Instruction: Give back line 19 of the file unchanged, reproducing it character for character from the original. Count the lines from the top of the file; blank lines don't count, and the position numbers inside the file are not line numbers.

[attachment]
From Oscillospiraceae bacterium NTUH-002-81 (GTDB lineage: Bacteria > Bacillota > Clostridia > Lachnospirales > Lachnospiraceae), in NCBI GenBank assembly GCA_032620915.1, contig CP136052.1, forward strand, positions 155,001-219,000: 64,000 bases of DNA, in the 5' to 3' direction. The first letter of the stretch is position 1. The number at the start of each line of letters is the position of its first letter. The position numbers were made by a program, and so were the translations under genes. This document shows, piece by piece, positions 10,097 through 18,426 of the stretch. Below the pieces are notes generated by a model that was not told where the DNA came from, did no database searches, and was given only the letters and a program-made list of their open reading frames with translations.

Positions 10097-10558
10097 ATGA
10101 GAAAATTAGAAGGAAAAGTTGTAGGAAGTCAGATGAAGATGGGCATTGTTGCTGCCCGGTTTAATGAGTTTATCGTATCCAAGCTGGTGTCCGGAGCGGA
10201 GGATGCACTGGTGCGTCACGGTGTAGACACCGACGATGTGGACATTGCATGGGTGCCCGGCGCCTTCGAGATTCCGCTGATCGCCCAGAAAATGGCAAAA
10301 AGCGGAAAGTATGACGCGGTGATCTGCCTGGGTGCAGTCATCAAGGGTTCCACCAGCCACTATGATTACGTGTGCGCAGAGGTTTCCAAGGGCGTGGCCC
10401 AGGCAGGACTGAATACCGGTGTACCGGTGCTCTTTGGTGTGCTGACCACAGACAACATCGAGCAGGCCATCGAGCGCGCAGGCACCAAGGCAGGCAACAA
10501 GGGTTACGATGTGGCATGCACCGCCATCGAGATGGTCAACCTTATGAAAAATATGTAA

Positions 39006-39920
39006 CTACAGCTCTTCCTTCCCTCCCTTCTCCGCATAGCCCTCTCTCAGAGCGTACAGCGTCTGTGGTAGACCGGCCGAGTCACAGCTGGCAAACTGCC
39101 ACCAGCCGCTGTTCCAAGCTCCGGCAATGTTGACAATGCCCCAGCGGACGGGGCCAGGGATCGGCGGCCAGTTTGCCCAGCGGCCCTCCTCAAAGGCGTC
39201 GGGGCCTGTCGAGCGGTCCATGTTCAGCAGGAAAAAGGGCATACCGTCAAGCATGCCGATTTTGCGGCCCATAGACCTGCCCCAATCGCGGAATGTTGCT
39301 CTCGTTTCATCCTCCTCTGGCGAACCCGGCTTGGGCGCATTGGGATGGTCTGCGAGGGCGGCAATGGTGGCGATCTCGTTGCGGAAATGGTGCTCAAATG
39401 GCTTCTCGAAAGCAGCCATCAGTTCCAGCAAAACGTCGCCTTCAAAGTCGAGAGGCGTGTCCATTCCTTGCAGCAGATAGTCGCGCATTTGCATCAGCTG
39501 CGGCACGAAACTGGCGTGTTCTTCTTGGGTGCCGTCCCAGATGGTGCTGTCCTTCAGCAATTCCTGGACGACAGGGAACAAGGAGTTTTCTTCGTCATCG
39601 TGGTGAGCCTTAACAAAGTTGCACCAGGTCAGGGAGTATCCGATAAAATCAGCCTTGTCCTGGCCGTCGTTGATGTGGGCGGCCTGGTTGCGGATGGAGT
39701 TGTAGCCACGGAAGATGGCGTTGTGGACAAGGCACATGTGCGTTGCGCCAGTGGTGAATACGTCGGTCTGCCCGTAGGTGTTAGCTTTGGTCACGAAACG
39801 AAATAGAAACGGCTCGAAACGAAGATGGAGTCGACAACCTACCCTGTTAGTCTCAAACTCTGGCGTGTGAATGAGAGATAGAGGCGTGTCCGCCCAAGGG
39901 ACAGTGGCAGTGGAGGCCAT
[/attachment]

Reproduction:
39901 ACAGTGGCAGTGGAGGCCAT